Curator’s Corner

Now that the museum is officially closed until next spring, we’re busy covering the artifacts in each room to help protect them from the long, harsh winter ahead. Many thanks to volunteers who help me get the buildings winterized before the cold season hits.

We closed out the season with the Gilfillan Fall Festival. There were so many things to see and do, along with great food; including homemade ice cream and assorted pies, as well as, great entertainment. The weather was beautiful and lots of people attended the fall festivities.

In October, the Red Hat Ladies of Redwood stopped by for a group tour of the museum and schoolhouse before they headed to Belview for lunch at the Coffee Tavern. They thoroughly enjoyed taking a step back in time.

We recently spent the day in New Ulm taking in some of the historic sites. Our first stop was the Brown County Historical Museum which was once the New Ulm Post Office. This building was built in 1910 of German Renaissance style and is on the National Register of Historic Places. It is one of the city’s most architecturally distinct structures. It has 3 floors of wonderful exhibits. The 3rd floor was my favorite, which featured a fabulous Native American exhibit. This exhibit was recently set in place to commemorate the Dakota War of 1862.

The “Gag” House was a great place to visit. This house was designed and built by Anton Gag in 1894. Anton was of Bohemian descent and was a photographer, artist, painter and decorator of homes, churches and buildings. His art works are displayed at the Brown County Historical Society, Defender’s Monument, Holy Trinity Cathedral, Turner Hall, at St. Patrick’s Catholic Church near Zumbro Falls, and in private collections.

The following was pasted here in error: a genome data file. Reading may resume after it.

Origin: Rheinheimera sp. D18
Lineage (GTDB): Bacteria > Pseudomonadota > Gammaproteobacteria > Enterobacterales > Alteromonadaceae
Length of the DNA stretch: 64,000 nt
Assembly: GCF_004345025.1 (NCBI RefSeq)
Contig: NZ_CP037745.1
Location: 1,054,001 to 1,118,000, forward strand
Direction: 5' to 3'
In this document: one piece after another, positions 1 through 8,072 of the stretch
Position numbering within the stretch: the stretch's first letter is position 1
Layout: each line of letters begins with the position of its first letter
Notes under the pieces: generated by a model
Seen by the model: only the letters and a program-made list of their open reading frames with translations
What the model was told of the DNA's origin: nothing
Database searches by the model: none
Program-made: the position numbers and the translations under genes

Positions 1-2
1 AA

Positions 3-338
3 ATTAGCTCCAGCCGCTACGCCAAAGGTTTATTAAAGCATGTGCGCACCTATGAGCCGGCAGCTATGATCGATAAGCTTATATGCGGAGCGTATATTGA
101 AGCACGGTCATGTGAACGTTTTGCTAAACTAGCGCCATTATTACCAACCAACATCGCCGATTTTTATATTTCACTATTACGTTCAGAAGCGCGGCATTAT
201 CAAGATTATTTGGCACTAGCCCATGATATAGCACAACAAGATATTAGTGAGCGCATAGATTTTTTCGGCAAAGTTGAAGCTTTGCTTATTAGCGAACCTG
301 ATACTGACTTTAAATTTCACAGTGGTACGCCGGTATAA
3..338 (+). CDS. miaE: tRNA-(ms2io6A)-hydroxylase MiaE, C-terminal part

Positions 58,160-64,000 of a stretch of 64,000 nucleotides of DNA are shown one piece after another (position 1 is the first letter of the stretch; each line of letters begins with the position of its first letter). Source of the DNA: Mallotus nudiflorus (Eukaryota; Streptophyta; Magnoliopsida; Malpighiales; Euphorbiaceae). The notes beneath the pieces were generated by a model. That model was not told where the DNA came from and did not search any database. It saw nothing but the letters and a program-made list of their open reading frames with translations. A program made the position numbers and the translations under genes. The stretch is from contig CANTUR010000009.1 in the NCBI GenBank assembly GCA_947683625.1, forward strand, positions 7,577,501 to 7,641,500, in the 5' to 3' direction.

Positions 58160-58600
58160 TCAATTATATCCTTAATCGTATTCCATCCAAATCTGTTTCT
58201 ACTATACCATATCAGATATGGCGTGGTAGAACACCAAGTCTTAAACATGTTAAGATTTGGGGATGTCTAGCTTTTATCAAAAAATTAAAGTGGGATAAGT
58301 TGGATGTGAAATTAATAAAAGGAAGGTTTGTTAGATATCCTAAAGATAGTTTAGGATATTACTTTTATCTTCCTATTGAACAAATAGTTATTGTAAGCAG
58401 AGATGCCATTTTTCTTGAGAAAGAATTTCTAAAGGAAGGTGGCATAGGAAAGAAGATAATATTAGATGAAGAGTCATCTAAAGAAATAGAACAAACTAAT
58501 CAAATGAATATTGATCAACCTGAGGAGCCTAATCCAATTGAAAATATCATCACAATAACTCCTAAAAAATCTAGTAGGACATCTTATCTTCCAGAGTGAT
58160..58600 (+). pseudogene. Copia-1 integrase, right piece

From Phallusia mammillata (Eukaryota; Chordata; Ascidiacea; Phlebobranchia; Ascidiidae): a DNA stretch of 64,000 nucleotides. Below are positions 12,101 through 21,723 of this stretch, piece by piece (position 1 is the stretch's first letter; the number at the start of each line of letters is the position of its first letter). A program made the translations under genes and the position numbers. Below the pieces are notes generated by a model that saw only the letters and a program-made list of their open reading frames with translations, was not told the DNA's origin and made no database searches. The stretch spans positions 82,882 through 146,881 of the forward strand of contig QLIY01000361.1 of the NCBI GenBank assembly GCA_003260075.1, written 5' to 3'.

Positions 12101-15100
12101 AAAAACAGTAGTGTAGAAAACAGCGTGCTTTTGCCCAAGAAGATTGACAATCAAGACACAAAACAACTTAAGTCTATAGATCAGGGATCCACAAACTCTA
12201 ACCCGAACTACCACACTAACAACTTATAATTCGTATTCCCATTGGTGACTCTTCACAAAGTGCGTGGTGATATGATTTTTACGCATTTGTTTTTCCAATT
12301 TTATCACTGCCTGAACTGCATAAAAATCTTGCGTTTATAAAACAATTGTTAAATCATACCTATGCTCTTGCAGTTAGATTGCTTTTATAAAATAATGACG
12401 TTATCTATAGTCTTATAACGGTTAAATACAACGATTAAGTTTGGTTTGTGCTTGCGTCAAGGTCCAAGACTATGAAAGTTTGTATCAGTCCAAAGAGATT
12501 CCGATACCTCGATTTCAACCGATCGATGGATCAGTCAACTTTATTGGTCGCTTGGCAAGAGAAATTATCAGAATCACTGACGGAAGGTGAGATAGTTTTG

We ate lunch at Turner Hall in the “Ratskeller”. The walls are covered with beautiful, hand-painted murals of scenes from Switzerland, Italy and Germany; painted by an Italian artist in 1873. The murals were restored in 1999. Our next stop was the “Lind” House, once the home of Governor John Lind, the 14th governor of MN. We were unable to tour the inside as there was a private activity going on at the time.

On our way home we stopped at the Harkin Store; a general store from the late 1800s that overlooks the MN River. About 40% of the inventory is original and it operated from 1870 to 1901, when its post office function was usurped by rural free delivery to the area farmers. It is now owned by the MN Historical Society.

There is a correction to the story in last month’s issue regarding the log cabin that sits in the Belview Park. The log cabin was moved from the “Christ Olson” farm in Swedes Forest to the Belview Village Park on July 8, 1922. Christ Mardal was the supervisor on the project. The cabin was dismantled and each log numbered and reassembled in the new location in exact order to keep the cabin in its original shape. A fireplace was put in as close to the former one as possible. Christ Mardal received $25 for 66 hours of work on the cabin and $17.50 for the mason work.

During the month of November our gift shop will be open from noon to 4 pm for your holiday shopping. We have lots of great gift ideas. The MN Historical Map, featured in last month’s newsletter, makes a great gift and has been selling very well.

The 2011 season was a great success and I wish to thank all our volunteers who worked on special projects and events. A big thank you to those people from the community who loaned items for the “History of Towns and Townships” displays and to everyone who came out to share in the fun at our summer programs. I’m already looking forward to next summer for more good times. This will be the last newsletter of the season. Look for the next one around May 2012. Wishing you all a wonderful and safe holiday season!

Until next time,

Pat Lubeck